1. Do not perform CT screening for lung cancer among patients at low risk for lung cancer.

Low dose chest CT screening for lung cancer has the potential to reduce lung cancer death in patients at high risk (i.e., individuals aged 55-74 with at least a 30-pack year history of tobacco use, who are either still smoking or quit within the past 15 years). However, CT screening for lung cancer also has the potential to cause a number of adverse effects (e.g., radiation exposure, high false positive rate, harms related to downstream evaluation of pulmonary nodules, overdiagnosis of indolent tumors). Thus, screening should be reserved for patients at high risk of lung cancer and should not be offered to individuals at low risk of lung cancer.

The complete methodology behind the creation of this pulmonary care list and each recommendation will be published in the ACCP's journal CHEST in 2014. In addition, ACCP is participating on the creation of a similar list for critical care, to be released in early 2014, in collaboration with members of the Critical Care Societies Collaborative.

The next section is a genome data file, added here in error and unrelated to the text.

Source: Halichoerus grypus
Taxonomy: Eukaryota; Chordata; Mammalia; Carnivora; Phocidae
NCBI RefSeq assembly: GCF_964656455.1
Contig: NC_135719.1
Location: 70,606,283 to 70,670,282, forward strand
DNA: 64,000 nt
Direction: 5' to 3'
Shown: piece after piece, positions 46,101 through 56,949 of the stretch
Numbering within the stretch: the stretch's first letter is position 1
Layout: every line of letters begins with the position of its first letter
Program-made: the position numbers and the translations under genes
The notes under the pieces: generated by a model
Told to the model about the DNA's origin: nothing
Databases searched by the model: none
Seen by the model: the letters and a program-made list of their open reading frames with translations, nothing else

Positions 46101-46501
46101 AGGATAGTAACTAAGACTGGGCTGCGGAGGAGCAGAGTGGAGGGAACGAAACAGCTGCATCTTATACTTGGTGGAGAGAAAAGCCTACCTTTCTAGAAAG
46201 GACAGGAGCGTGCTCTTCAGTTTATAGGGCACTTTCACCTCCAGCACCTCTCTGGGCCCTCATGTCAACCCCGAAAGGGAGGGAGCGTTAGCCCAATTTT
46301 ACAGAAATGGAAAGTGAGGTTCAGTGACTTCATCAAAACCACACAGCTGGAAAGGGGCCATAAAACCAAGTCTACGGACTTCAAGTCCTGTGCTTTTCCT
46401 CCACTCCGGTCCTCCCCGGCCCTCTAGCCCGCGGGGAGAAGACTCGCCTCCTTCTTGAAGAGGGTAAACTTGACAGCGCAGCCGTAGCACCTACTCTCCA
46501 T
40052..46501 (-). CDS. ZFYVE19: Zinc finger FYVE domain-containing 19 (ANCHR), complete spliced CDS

"The ACCP and ATS task force has shown tremendous leadership by releasing its list of tests and procedures they say are commonly done in pulmonology care, but aren't always necessary," said Richard J. Baron, MD, president and CEO of the ABIM Foundation. "The content of this list and all of the others developed through this effort are helping physicians and patients across the country engage in conversations about what care they need, and what we can do to reduce waste and overuse in our health care system."

To date, over 80 national and state medical specialty societies, regional health collaboratives and consumer partners have joined the conversations about appropriate care. With the release of this new list, the campaign will have covered more than 250 tests and procedures that the specialty society partners say are overused and inappropriate, and that physicians and patients should discuss.